Situation looming like in the Balkans: Europol is worried about weapons delivered to Ukraine

Current arms shipments to Ukraine may create a problem that will last beyond the war.

Situation looming like in the Balkans: Europol is worried about weapons delivered to Ukraine

Current arms shipments to Ukraine may create a problem that will last beyond the war. There is a risk of weapons falling into the wrong hands, warns Europol boss De Bolle. The Balkan war serves as a chilling example.

The European police authority Europol is concerned about the whereabouts of the weapons delivered from the EU to Ukraine. "At some point the war will be over. We want to prevent a situation like 30 years ago in the Balkan war," Europol director Catherine De Bolle told Welt am Sonntag. "The weapons from that war are still used by criminal groups today."

Europol is therefore planning to set up an international working group to develop strategies for dealing with the situation. Europol also monitors covert exit and entry activities of known terrorist and violent extremists between Ukraine and the EU. After the outbreak of the conflict in eastern Ukraine in 2014, then-Ukrainian President Petro Poroshenko expressed concern about increasing arms smuggling there.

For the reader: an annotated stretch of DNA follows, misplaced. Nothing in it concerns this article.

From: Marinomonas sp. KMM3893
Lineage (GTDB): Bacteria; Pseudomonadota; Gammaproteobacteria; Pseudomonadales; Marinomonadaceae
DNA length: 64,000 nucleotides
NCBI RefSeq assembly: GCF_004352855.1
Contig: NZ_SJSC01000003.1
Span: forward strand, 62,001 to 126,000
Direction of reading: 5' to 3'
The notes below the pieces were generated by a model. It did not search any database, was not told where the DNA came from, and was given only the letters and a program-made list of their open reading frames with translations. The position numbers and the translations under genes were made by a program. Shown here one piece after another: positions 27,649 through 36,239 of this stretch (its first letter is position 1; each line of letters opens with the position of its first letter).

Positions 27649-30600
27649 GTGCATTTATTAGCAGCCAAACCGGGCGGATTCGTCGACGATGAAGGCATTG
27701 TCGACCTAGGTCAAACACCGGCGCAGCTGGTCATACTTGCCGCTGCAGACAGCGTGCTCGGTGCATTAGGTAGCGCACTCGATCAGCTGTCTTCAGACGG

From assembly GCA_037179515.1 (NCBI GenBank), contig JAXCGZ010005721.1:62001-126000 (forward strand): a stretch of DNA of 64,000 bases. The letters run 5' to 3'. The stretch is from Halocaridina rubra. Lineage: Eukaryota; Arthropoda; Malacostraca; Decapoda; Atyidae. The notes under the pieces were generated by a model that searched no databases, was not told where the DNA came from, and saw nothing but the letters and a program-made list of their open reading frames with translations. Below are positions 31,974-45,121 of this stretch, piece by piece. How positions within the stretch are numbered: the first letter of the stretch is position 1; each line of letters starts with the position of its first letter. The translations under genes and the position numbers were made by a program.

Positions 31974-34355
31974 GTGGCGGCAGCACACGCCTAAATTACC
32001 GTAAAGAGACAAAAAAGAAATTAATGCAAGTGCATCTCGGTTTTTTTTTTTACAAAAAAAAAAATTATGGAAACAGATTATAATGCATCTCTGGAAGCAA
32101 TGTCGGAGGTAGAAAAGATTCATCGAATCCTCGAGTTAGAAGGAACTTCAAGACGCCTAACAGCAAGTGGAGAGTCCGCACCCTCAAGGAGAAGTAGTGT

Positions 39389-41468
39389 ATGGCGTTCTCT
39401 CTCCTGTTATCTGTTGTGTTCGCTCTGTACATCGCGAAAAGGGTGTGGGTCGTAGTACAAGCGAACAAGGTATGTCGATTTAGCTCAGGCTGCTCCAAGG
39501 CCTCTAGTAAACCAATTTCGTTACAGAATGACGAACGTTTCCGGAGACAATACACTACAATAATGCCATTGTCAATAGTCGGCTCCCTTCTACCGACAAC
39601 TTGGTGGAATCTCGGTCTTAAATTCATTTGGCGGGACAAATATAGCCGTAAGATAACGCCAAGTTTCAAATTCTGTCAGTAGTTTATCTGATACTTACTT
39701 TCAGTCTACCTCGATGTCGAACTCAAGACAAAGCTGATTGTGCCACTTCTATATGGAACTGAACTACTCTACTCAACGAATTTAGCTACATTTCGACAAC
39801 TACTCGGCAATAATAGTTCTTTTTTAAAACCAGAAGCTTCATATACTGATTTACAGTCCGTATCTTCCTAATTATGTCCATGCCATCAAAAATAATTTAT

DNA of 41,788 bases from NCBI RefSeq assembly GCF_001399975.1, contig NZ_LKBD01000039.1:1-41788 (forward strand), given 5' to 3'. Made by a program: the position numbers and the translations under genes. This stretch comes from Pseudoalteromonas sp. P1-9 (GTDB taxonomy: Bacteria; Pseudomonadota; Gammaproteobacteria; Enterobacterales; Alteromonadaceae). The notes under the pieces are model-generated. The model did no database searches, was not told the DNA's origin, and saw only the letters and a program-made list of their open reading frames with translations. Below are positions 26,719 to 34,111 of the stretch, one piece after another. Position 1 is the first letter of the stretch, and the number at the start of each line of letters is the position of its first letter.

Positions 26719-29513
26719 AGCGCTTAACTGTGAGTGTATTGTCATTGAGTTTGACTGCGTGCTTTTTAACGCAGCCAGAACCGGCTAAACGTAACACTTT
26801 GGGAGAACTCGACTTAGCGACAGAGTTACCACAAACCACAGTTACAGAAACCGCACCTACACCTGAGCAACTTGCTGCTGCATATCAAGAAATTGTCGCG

"The situation is highly dynamic and fragmented and we get different numbers from our European partners," said De Bolle. Those leaving for Ukraine are "a non-homogeneous group" that differs "in terms of their experiences and ideologies". Disillusioned returnees who are unable to cope with the brutality of the reality of war are also observed.

Europol is also currently registering an increase in cyber attacks in the context of the Ukraine war. Above all, the authority observes DDoS attacks, in which attempts are made to paralyze Internet servers through an artificially generated overload, as well as the use of ransomware. This is malware that encrypts files on other people's computers to prevent further use.

The Balkan War refers to a series of armed conflicts in the territory of the former Yugoslavia that took place from 1991 to 2001. During this time there was a significant rearmament. While larger weapons systems were gradually eliminated, millions of small arms and light weapons are still in circulation in the Balkans today. These pose a security risk not only for the region itself: in 2015, right-wing extremists and Reich citizens in Germany seem to have tried to stock up on weapons from the Balkans. This is suggested by investigations by the Munich Public Prosecutor's Office.

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